Chord progressions make up the backbone of most popular and classical compositions. Without a strong chord progression, tunes can seem lost and aimless. This constant pull between tension and release creates a delicate balance in songwriting. In a nutshell, chords constantly move back to the tonic chord of a song. But composers and songwriters can spice up their progressions and put a twist on this tendency with a handy technique known as “secondary dominants.”
Do we really need such a thing? With so much popular music based in three or four chords, there’s really no end to the scads of songs we can comfortably learn with just a few chords. If you’re familiar with the Roman Numeral system, common chord progressions such as I-IV-V or I-V-vi-IV are everywhere.
However, there’s always that one song with a few extra chords. Where resolution is more complex. Where the chord progression takes you on a roundabout journey back to the tonic, rather than going for the obvious.
Listen to the Beatles’ “Hey Jude”:
As you can see, there’s a bit more going on here than just the standard three chords. At the end of the line “Then you begin to make it better”, a seventh chord appears to contribute a “build” before the chorus. This is a secondary dominant, spotted in the wild!
The secondary dominant adds interest and emotion by resolving to the dominant chord of any chord that is not the tonic. This creates the musical illusion of moving to a new key. It is especially popular in jazz music and was even used in traditional classical music. Songwriters in rock and jazz music today use the secondary dominants to add a little bit of gravity, interest, and nuance to their writing. You can find secondary dominants scattered across popular music.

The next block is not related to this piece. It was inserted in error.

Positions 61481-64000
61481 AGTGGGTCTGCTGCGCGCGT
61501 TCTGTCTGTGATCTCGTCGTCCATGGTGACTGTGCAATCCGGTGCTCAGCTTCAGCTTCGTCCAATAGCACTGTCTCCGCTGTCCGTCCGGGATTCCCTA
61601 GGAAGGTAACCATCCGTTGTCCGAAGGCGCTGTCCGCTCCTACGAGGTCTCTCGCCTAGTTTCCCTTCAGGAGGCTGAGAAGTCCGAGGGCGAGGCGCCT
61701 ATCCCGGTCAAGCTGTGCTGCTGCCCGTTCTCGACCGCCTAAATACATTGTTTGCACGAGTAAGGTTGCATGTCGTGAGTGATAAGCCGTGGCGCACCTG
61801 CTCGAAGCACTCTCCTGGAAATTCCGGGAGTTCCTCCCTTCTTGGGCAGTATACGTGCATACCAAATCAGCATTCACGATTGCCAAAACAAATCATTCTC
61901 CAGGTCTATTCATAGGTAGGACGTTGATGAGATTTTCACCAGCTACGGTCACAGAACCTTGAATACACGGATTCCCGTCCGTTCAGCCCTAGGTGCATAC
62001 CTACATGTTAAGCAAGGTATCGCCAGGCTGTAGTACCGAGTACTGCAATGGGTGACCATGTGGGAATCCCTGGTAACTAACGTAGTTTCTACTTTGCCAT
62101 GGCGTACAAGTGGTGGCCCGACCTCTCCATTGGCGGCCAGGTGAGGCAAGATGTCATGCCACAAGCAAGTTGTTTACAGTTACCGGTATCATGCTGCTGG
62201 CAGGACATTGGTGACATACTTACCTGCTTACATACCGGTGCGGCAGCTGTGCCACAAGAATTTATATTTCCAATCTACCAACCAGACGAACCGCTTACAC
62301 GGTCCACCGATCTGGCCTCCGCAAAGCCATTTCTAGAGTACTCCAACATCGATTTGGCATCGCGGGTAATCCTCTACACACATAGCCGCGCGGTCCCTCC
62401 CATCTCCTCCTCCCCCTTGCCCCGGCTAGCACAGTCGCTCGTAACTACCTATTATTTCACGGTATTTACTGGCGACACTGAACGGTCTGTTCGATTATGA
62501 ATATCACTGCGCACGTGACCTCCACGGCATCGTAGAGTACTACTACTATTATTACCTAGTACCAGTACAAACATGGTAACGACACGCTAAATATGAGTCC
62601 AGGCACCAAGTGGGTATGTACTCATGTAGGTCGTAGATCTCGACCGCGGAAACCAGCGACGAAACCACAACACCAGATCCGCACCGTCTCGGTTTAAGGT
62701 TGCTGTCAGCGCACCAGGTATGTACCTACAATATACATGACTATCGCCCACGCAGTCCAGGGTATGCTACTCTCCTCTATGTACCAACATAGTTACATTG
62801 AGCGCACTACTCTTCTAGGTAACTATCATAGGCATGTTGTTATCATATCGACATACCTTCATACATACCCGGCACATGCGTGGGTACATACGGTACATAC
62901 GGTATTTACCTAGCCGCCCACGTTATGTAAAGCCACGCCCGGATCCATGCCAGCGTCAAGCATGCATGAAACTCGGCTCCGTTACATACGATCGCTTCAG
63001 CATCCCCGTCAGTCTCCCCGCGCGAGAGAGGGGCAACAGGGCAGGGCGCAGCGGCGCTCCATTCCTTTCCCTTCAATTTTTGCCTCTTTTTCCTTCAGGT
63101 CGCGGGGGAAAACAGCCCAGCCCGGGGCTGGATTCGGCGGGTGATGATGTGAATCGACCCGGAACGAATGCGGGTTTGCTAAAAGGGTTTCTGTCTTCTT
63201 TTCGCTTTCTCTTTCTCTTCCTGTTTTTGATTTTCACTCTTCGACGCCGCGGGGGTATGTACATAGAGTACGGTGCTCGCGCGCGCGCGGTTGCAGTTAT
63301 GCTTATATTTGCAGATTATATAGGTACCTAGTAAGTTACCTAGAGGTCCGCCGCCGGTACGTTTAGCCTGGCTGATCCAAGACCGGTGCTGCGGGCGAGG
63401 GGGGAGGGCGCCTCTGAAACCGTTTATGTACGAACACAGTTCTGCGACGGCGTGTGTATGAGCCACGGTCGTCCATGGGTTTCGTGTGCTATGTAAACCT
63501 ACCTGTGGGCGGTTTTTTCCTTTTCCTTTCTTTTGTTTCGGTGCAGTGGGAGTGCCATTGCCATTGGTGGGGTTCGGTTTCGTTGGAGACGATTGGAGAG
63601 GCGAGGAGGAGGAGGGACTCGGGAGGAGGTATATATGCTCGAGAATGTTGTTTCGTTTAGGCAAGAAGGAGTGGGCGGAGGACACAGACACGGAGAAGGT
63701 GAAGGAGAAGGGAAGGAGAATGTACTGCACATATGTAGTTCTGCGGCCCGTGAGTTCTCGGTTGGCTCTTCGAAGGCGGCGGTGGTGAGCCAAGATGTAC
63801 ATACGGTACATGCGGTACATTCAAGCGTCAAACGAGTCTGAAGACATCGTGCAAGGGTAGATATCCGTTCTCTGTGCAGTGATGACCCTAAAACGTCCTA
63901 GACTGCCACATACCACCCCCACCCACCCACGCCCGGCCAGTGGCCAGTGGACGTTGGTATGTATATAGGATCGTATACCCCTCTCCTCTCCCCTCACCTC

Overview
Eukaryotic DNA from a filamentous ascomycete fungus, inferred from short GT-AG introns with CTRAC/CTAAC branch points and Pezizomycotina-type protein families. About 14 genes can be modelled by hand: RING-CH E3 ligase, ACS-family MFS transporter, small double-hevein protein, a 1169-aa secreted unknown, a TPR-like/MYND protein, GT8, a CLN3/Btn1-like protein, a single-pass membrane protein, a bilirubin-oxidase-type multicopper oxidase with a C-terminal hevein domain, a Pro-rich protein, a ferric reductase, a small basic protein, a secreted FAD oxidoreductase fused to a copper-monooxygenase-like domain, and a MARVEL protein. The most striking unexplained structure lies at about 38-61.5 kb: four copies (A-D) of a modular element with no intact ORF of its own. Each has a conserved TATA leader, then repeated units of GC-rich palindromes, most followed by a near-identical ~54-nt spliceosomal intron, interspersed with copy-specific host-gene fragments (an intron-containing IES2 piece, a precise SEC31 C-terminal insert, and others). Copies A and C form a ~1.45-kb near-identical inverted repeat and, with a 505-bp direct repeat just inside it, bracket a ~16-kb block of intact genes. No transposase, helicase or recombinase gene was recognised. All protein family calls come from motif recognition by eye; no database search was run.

So what is a secondary dominant, and how does it relate to the dominant? How are secondary dominants used in music, and how can you apply them to create this sought-after tension and release in your own music?
What is Dominant Function?
In music, harmonic function describes the mood that certain chords and chord movements lend to music. Typically, in popular and classical music, the songwriter or composer tries to resolve to the dominant or tonic of a key.
The V chord is called the dominant chord. If you need to brush up on common chord progressions and chords, check out these great resources:
- What is Chord Ear Training?
- Chord Training How-to: Chord Progressions
- Chord Progressions Ear Training Exercises
- Theory Review for Dominant Chords – Jazz Guitar Lessons
Dominant function refers to the feeling that the dominant chord of a key brings to music – that of instability and a drive to resolve to the tonic. Dominant function keeps the chord train going in one direction – towards the tonic of the key. This brings about a release to the tension created.
This release can be created through a cadence. A cadence is a chord progression ending a section of a piece or a short phrase. We often refer to the term chord progressions, as well.
In popular music, the chord progressions often end in a very simple cadence called the perfect cadence, or more familiarly, a chord progression ending in V-I. Phamox Music provides a fantastic summary of commonly-encountered cadences and how they contribute to resolution.